As Clint Eastwood movies go, Blood Work (2002) is decidedly minor. When my pal Jeff Flugel heard I was reviewing this, his response was, "Gee, that's too bad. I don't envy you," but that's overstating things. It's certainly not in the same league of awfulness as Pink Cadillac (1989) or The Rookie (1990), two of Clint's worst in the same genre. Blood Work starts out reasonably good despite an unlikely premise, one that, unavoidably, hints at an older, frailer Dirty Harry Callahan. But the picture does fall apart completely toward the end, and the dénouement is especially ludicrous. Most of this ludicrousness was added in adapting Michael Connelly's 1998 crime novel.
One of a small handful of Warner-owned titles omitted from 2010's big Blu-ray campaign (timed to Eastwood's 80th birthday), Blood Work comes to high-def in an impressive, if expectedly so, transfer with a couple of interesting extra features. The all-region disc defaulted to Japanese menu/subtitle options on my Japanese PlayStation 3.
Eastwood plays Terry McCaleb, an aging Los Angeles-based FBI profiler part of a task force searching for the "Code Killer," a serial murderer modeled after the Zodiac Killer, and who leaves a similarly cryptic message, "903 472 568," at each murder. At the latest crime scene, McCaleb spots the killer in the crowd of lookie-loos, who keeps to the shadows with his features hidden under a hood. A foot chase ensues (unbelievably a single-handed one, despite police helicopters monitoring the chase from overhead) and McCaleb is struck down by a massive heart attack. The Code Killer gets away.
Two years later McCaleb is 60 days post-heart transplant, still smarting and under the motherly care of his cardiologist, Dr. Bonnie Fox (Anjelica Huston). He's contacted by Graciela Rivers (Wanda De Jesús), whose sister was gunned down in an unsolved convenience store robbery - and whose heart, she discovers, is now residing in McCaleb's chest. She wants McCaleb to look into the cold case and, feeling guilty, he reluctantly agrees.
He learns of the murder of a man some miles away in Lancaster, an apparent ATM robbery but otherwise with the same M.O. The police assume the two victims were simply at the wrong place at the wrong time, but McCaleb operates from a different premise, that the two were specifically targeted by the killer, and not for the sake of mere robbery. With the help of neighbor Buddy Noone (Jeff Daniels) and against the advice of his physician, McCaleb delves further into the matter.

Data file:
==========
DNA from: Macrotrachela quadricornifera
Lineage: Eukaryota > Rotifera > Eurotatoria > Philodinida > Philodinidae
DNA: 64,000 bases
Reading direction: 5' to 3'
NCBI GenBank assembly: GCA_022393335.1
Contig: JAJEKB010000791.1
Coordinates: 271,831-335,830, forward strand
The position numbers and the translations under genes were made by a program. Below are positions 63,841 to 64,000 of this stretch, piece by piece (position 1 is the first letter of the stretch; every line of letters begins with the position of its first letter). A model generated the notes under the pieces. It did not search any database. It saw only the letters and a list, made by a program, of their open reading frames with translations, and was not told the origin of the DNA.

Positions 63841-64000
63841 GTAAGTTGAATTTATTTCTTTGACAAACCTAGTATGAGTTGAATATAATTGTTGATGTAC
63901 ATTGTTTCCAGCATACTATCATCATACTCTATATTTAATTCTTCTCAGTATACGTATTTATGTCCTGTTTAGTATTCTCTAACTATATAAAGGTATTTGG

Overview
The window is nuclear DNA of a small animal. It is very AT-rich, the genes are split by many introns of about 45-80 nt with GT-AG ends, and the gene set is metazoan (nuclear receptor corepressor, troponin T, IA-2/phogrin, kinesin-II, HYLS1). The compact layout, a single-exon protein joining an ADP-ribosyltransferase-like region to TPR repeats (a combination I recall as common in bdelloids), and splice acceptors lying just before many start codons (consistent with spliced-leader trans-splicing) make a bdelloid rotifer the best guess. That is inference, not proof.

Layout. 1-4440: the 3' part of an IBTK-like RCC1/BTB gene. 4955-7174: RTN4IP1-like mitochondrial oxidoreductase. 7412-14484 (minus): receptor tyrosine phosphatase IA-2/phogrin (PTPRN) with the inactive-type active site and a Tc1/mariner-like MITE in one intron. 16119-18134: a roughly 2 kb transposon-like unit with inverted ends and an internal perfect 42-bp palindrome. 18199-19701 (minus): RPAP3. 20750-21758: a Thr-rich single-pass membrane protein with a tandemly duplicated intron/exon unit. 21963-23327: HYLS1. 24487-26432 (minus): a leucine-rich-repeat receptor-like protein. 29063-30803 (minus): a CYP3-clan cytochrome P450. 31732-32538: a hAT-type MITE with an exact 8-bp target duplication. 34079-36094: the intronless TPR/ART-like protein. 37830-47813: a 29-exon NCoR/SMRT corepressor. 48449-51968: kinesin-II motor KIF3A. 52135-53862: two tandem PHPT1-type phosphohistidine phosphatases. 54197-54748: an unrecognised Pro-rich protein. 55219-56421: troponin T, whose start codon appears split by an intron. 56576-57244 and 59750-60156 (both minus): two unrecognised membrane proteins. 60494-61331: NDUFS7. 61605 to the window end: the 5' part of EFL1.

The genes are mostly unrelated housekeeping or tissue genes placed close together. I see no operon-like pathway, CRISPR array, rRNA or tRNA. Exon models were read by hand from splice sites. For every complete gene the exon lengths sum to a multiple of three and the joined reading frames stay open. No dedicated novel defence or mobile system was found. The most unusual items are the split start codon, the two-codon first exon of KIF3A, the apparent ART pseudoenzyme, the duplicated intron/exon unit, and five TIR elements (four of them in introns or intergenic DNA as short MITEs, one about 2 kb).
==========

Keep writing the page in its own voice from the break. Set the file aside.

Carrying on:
(You now have enough information to solve this crime, you amateur sleuth, you.)
The premise, a murder victim's heart winding up in the chest of the FBI agent resolved to solve her murder, requires some suspension of disbelief, but movies can usually get away with one outrageous conceit if the remainder of the story is logical and methodical. Problem is, Blood Work has a strong first hour but a progressively weaker second-half. The novel had several clever ideas but screenwriter Brian Heldeland, who runs the gamut from excellent (L.A. Confidential, Mystic River) to terrible (Payback, The Taking of Pelham 1 2 3 remake), imposes a ridiculous twist as inane as it is obvious, topped by a slam-bang climax guaranteed to have the viewer rollin' them eyeballs.
Sandwiched between the frivolous but fun Space Cowboys (2000) and the one-two punch of Mystic River (2003) and the revelatory Million Dollar Baby (2004), Blood Work straddles the last gasp of Eastwood as a movie tough guy and a more mature, richer and challenging phase of his directing career, hit-and-miss though it has been. Like Paul Newman did as well in his seventies, Clint finds an excuse to take his shirt off, as if to prove to movie audiences even at 72 he's still got it. Considering, he does indeed, but he's also obviously too old to be chasing serial killers through Warner Bros.' backlot streets.
McCaleb isn't Harry Callahan, and apparently there was never any thought of making him Harry Callahan, but it's still fun to think of the character in those terms: an aging cop with a bad ticker, trying to solve one last murder before retiring. The script adds Dirty Harry-like reminders, most prominently in the extremely lame, groan-inducing verbal sparring between McCaleb and foul-mouthed Detective Ronaldo Arrango (Paul Rodriguez). Even The Enforcer had wittier repartee.
Video & Audio
Filmed in Panavision, Blood Work looks quite good in 1080p, with excellent detail, strong color, and solid contrast throughout. The region-free disc, manufactured in Mexico, likewise has strong 5.1 DTS-HD Master Audio, accompanied by 5.1 French and Castilian Spanish mixes (and a 2.0 Latin track), along with subtitle options in all three languages, as well as hidden alternate subtitle and audio options, such as the aforementioned Japanese one.
Supplements, disappointingly all in standard-definition, include an 18-minute making-of featurette, a 14-minute "Conversion in Spanish" with Eastwood, De Jesus, and Rodriguez, and a pair of trailers.
Fair-to-middling Clint Eastwood still beats most of the competition, and Blood Work's first-half is pretty good for what it is, though what follows is trite and unrewarding. Still, marginally Recommended.
Stuart Galbraith IV is a Kyoto-based film historian whose work includes film history books, DVD and Blu-ray audio commentaries and special features. Visit Stuart's Cine Blogarama here.